then make intelligent decisions on what personalised offers, recommendations and communication should be sent to every passenger at any given moment. Get this right and I’m a happier passenger. I’m more understanding when things go wrong, because of the way they are dealt with, and as a result customer satisfaction scores go up. I’m more likely to want to travel more frequently which increases fare revenues. And I’m more likely to make ancillary purchases which represents a big opportunity for revenue growth.

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Personalisation alone can’t deliver a brilliant passenger experience. Trains still need to run on time. Carriages still need to be modernised. Stations still need to be improved. But it is a big part of the puzzle – and for brands looking to grow engagement, loyalty and revenue in today’s digital world, it’s something that can no longer be overlooked. Tel: +44 (0)7414 668967 Email: rob.janes@boxever.com Visit: www.boxever.com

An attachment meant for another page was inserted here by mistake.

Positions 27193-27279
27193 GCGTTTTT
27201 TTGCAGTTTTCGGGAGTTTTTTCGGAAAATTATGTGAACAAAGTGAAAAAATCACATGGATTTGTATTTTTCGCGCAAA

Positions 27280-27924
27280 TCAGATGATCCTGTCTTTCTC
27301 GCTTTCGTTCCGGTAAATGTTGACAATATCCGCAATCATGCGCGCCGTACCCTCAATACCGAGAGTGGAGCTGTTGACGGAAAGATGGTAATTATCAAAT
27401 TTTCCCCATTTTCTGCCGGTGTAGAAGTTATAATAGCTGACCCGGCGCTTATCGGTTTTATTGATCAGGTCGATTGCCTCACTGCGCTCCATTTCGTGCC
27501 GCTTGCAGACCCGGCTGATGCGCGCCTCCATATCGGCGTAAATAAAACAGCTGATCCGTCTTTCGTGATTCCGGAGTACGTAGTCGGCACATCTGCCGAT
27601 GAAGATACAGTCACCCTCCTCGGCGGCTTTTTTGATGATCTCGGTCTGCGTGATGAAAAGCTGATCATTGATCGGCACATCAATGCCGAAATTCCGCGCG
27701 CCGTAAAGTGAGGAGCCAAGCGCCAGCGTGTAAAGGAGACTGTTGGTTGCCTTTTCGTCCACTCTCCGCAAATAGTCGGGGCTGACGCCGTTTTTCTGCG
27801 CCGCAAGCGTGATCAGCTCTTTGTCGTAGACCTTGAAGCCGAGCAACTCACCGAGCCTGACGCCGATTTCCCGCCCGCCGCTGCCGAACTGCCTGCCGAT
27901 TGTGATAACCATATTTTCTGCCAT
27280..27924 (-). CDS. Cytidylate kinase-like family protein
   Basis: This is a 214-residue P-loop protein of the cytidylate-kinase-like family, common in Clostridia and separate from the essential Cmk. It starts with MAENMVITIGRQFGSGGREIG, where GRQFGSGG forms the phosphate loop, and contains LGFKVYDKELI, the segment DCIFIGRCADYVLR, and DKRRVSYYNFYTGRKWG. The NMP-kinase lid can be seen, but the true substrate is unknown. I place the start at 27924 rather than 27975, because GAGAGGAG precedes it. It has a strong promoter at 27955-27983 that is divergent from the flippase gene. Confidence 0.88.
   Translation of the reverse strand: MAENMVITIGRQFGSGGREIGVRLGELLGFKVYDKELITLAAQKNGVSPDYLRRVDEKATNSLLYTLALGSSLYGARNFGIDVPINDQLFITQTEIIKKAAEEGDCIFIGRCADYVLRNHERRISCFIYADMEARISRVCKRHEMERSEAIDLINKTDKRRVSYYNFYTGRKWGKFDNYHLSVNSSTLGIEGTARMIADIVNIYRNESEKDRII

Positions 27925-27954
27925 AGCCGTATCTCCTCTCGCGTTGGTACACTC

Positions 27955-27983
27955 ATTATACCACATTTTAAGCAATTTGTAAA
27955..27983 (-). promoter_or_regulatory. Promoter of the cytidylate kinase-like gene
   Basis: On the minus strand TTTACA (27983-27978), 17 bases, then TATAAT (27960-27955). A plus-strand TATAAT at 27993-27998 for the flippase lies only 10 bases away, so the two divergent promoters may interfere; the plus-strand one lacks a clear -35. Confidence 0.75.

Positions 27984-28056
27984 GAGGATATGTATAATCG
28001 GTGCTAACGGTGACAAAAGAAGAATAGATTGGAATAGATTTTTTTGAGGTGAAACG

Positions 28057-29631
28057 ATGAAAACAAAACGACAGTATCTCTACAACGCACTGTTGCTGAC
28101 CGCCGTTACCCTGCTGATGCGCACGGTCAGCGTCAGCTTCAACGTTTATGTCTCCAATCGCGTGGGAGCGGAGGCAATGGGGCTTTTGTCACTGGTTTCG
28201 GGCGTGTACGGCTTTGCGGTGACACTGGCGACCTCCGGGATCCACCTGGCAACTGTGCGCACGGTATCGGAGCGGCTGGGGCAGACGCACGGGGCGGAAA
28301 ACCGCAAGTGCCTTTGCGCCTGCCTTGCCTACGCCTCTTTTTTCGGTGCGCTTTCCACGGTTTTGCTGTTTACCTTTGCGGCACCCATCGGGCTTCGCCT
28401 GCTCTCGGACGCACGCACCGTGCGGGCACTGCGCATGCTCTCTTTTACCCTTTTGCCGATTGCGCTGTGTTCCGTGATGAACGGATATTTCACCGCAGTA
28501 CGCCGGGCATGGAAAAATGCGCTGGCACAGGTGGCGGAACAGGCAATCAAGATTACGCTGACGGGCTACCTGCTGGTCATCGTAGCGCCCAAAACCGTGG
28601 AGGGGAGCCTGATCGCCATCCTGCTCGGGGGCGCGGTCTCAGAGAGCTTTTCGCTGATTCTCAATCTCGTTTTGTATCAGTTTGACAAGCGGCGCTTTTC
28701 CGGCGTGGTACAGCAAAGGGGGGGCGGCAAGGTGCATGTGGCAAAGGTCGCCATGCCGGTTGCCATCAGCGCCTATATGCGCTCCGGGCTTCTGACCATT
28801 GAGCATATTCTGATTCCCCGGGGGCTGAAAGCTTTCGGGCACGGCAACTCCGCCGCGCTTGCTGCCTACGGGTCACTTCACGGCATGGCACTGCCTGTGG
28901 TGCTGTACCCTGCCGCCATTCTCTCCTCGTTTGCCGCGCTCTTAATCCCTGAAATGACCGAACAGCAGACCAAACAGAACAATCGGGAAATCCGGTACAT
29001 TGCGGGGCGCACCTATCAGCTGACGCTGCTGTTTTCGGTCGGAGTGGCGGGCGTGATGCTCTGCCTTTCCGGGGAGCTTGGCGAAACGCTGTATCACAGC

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Rail Professional


Dura Composites wins royal seal of approval with Queens Award for Innovation for Dura Platform SAVE TIME

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Tel: +44 (0)1255 440291 Email: info@duracomposites.com www.duracomposites.com

Unlocking the Power of Composites for the Rail Industry


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Park Signalling: innovating the innovation For over 20 years, Park Signalling has been at the forefront of product innovation and customer collaboration

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he original founders of Park Signalling were instrumental in the development of the SolidState Interlocking (SSI) in the 1980s. This foundation enabled the team to see the future and develop innovative ideas and solutions to assist with performance improvements for legacy equipment and the management of product and component obsolescence. Park Signalling has an excellent reputation regarding extending the useful life of older signalling, telecommunications and control system equipment which are no longer supported by Original Equipment Manufacturers (OEMs). This has all evolved with good communication, collaboration and teamwork with its customers around the globe. Building on its knowledge and skills base, the team has been able to develop a range of innovative technical and low-cost digital solutions for the benefit of the global railway industry. REMOS SSI Data Links are notoriously difficult to fault find, particularly when there are multiple faults present e.g. following a lightning strike. The current maintenance